5 To Watch From Telluride: Marion Cotillard, Argo, Bill Murray, A Royal Affair & Amour
Bill Murray, Photo copyright Pamela Gentile
Ben Affleck's look at a hidden story from the Iranian hostage crisis, Bill Murray as FDR, Marion Cotillard playing a woman whose life is dramatically altered in an instant, as well as a pair of acclaimed foreign language films are just a few of the most buzzed about movies coming out of this year's Telluride Film Festival. Over the course of just four days here in this Colorado mountain town, attendees got a head start peek at some of the best movies of the year. Films and performance that will have moviegoers talking this fall.
Saturday night here in Telluride, French actress Marion Cotillard sat at a small dinner alongside director James Gray. Directors Alexander Payne and Sally Potter were among those wishing her well at the intimate gathering after her on stage tribute. Cotillard is starring in Gray's upcoming movie, Nightingale and Gray was here in Colorado to salute her on stage as she received a festival tribute. While the night included a five minute clip from Nightingale, the Cotillard movie that had festival goers buzzing was Jacques Audiard's Rust and Bone.
Set on a grittier side of the South of France than is typically pictured in the gossip magazines, Audiard's Rust and Bone is the story of an animal trainer at the local Marineland who fights back from a dramatic setback. It would be an unfair spoiler to detail the nature of Cotillard's character's devastating journey but it's safe to say that as she comes to grips with her future she also finds love in an unexpected place.
Cotillard's performance has been hailed since the film's debut at the Cannes Film Festival earlier this year and there's little doubt that the Oscar winner will be high atop year end lists of the best performances of the year. While it's rare for an acting Academy Award to go to a lead in a foreign film, Cotillard already broke that barrier, winning the award for Ma Vie En Rose in five years ago. Rust and Bone opens in theaters on November 16th.
While the best acting category will surely have some big names all vying for attention, the Telluride festival also showcased a male actor sure to turn heads. Comic legend Bill Murray plays it pretty serious in Roger Michell's latest, Hyde Park on Hudson. He was a surprise attendee here in Telluride, walking on stage to cheers as he introduced Saturday's screening of the 20th Century American historical drama.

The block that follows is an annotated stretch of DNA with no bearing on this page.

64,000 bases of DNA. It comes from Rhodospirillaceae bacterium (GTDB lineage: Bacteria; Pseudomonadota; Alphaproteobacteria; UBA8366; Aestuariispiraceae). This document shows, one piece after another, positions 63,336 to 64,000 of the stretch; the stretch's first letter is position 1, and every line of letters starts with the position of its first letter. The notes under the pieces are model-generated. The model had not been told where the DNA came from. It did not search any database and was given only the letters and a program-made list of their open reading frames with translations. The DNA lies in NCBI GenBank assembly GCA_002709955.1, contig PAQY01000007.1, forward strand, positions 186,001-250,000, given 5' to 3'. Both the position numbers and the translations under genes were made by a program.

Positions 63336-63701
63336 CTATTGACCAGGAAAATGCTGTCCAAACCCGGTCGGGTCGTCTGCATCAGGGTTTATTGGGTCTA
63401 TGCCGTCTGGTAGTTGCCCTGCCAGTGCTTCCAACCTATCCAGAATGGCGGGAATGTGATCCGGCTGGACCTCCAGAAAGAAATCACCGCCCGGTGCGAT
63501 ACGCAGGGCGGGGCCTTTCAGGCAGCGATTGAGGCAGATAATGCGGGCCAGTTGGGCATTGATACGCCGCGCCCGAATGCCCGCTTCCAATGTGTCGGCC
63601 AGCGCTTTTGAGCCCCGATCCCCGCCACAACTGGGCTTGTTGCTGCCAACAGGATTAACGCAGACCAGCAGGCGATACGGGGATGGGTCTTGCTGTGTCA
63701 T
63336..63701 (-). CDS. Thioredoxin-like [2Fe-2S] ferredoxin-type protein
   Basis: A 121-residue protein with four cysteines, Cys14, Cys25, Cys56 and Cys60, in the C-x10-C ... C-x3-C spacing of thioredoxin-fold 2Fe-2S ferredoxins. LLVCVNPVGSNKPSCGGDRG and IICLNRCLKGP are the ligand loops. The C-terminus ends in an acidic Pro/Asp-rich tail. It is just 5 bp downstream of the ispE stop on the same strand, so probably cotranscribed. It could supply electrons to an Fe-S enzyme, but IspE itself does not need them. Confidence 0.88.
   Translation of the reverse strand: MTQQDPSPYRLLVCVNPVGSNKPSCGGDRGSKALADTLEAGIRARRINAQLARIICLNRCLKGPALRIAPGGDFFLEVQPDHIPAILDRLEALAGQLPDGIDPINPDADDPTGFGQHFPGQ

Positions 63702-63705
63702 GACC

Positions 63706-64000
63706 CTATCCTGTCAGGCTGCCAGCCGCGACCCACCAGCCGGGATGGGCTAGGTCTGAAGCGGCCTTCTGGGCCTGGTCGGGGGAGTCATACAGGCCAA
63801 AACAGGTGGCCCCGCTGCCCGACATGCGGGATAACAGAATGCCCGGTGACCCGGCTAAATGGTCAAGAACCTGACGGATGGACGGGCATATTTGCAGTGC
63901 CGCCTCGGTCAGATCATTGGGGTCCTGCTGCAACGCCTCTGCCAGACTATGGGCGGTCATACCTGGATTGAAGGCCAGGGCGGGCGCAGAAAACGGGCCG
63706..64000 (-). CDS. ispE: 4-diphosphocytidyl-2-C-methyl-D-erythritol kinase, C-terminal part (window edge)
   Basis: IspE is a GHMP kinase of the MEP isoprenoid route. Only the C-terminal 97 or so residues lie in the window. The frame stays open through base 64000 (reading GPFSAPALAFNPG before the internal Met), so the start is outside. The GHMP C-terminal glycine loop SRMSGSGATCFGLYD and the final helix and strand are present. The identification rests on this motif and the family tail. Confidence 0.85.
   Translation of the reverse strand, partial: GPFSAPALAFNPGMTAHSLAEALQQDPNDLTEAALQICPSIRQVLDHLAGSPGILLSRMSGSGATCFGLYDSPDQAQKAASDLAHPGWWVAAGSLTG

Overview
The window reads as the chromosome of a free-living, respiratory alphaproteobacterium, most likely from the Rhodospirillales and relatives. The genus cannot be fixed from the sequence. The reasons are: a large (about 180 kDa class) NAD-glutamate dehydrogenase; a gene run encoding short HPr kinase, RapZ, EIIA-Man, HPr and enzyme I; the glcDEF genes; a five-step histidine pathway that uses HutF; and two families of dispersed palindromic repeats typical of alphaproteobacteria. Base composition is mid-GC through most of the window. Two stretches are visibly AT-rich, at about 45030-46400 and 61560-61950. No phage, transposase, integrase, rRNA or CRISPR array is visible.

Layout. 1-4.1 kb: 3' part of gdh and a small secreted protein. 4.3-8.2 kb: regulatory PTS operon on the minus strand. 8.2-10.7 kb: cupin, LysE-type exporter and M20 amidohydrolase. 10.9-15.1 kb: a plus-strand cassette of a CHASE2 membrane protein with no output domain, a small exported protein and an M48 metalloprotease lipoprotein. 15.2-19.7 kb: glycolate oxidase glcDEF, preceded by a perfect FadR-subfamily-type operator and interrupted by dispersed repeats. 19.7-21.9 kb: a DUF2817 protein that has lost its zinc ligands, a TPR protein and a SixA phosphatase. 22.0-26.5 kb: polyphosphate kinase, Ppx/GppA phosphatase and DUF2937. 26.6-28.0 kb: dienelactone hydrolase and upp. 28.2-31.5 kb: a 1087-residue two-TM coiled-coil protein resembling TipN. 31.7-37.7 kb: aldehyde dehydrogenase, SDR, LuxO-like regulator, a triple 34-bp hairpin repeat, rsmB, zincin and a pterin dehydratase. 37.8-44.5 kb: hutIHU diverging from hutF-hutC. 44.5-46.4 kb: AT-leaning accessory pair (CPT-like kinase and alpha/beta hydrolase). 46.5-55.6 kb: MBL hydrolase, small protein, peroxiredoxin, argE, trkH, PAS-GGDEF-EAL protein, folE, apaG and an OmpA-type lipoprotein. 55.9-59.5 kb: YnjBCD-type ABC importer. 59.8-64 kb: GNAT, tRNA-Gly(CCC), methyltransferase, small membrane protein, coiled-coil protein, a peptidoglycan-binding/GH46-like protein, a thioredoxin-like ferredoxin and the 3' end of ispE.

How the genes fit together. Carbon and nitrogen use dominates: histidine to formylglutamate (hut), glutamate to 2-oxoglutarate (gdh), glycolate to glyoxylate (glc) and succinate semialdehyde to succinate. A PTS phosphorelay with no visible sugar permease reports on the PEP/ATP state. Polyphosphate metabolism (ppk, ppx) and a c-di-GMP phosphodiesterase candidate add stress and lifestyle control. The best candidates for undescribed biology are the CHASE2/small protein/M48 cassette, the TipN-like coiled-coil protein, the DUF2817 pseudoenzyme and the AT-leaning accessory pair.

FDR had secrets, Michell's film reiterates. The beloved U.S president who got the country through the Great Depression and took it into World War II was able to keep his paralysis from polio hidden from the American public. Even more buried at the time were the details of his apparent romances with numerous women, including a distant cousin near his rural upstate New York home.
Uniquely, Bill Murray on Saturday compared playing FDR to performing at Carnegie Hall and cleaning out his garage. Things he never imagined doing in his life. However he said he wasn't against giving it a shot.
"I knew it would be hard," Murray explained but added, "If I worked really hard and really tried I'd get something out of it."
In the film, scheduled to open in theaters in early December, Murray's FDR navigates his private relationships even as his wife Eleanor tends to her own quiet affairs and his relationship with distant relative Daisy (Laura Linney) coincides with a weekend state visit by the King of England seeking the American presidents's help on the verge of war.
A Royal Affair
Marital indiscretions and a monarchy collide head on in another film seen by American audiences for the first time here in Telluride, Nikolaj Arcel's A Royal Affair. Danish actor Mads Mikkelsen stars as an aide to a mentally unbalanced King. Along the way he and the young Queen of Denmark develop a forbidden relationship. Domestic audiences will remember Mikkelsen for his turn as a villain in the recent James Bond movie, Casino Royale. This weekend's he was also an acting honoree at the Telluride Film Festival,